Kirkorian H.L.,University of Wisconsin - Madison |
Choi K.,University of Wisconsin - Madison |
Pempek T.A.,Hollins University
Child Development | Year: 2016
Researchers examined whether contingent experience using a touch screen increased toddlers' ability to learn a word from video. One hundred and sixteen children (24-36 months) watched an on-screen actress label an object: (a) without interacting, (b) with instructions to touch anywhere on the screen, or (c) with instructions to touch a specific spot (location of labeled object). The youngest children learned from contingent video in the absence of reciprocal interactions with a live social partner, but only when contingent video required specific responses that emphasized important information on the screen. Conversely, this condition appeared to disrupt learning by slightly older children who were otherwise able to learn words by passively viewing noninteractive video. Results are interpreted with respect to selective attention and encoding. © 2016 The Society for Research in Child Development, Inc.
Han J.,Hollins University |
Maeda H.,Aoyama Gakuin University
Canadian Journal of Physics | Year: 2014
We report on super-radiance-cascades and multimode super-radiance in a cold Rydberg gas. Correctly matching the super-radiant radiation and the sample size, or mode-matching, is discussed. In addition, it is shown that the spontaneous emission rate and density determine how fast super-radiance happens and whether or not the multimode super-radiance is observable. The results reported here are essential steps toward super-radiance induced plasma formation and two-photon correlations. © 2014 Published by NRC Research Press.
Flory R.,Hollins University |
Ametepe J.,Hollins University |
Bowers B.,Hollins University
Psychiatry Research | Year: 2010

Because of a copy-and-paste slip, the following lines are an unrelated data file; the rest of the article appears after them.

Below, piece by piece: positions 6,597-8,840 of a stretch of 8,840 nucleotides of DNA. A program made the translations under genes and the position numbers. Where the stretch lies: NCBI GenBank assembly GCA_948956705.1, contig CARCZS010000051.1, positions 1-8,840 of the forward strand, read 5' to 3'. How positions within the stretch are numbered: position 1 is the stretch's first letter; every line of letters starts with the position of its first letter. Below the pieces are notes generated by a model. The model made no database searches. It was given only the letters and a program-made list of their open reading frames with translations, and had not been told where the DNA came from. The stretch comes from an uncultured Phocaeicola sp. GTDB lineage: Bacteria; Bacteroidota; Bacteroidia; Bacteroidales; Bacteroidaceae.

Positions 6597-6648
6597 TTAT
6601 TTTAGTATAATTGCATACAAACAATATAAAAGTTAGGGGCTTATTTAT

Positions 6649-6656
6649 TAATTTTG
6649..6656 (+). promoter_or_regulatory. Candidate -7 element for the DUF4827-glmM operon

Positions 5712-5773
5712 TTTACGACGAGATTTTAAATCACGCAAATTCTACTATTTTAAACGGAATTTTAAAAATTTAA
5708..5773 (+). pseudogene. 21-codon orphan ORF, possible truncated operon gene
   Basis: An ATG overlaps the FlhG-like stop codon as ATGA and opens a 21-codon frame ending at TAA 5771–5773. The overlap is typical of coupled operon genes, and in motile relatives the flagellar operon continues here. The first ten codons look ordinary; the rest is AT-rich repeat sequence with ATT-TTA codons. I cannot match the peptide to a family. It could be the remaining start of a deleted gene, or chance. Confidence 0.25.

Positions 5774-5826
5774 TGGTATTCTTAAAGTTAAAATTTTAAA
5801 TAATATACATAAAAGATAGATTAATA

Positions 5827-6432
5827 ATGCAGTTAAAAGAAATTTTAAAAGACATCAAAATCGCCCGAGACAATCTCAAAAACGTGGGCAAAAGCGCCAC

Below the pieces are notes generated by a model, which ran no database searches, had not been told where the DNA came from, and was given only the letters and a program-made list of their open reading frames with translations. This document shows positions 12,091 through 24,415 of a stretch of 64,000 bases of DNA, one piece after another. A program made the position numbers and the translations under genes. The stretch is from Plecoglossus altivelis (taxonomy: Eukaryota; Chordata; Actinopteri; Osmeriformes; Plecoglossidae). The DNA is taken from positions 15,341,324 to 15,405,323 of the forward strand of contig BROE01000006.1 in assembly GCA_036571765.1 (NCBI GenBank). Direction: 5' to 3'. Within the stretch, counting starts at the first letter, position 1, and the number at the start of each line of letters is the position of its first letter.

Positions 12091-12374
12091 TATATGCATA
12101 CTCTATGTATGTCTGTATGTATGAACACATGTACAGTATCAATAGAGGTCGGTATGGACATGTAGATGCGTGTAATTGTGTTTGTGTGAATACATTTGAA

This study, conducted over the course of 5 years, assessed the antidepressant efficacy of two active treatments, bright white light and high-density negative ions, and the efficacy of two placebo treatments, dim red light and low-density negative ions, for Seasonal Affective Disorder (SAD). In a controlled laboratory setting, 73 women with SAD were exposed to one of the four treatment conditions over 12 consecutive days. Pretreatment expectation ratings did not significantly differ among the four treatment groups; however, expectation scores and treatment benefits were positively related. Over the course of treatment, subjects in all four groups showed significant score decreases on the Structured Interview Guide for the Hamilton Depression Rating Scale-Seasonal Affective Disorder Version-Self Rating (SIGH-SAD-SR) and on the Beck Depression Inventory (BDI). For raw scale scores, neither main effects of treatment nor interactions between treatment and time were significant. When remission outcome criteria were used, bright white light was significantly more effective than any of the other three treatments, and exposure to high-density negative ions was more effective than either of the two placebo conditions, although the difference was not significant. © 2008 Elsevier Ireland Ltd.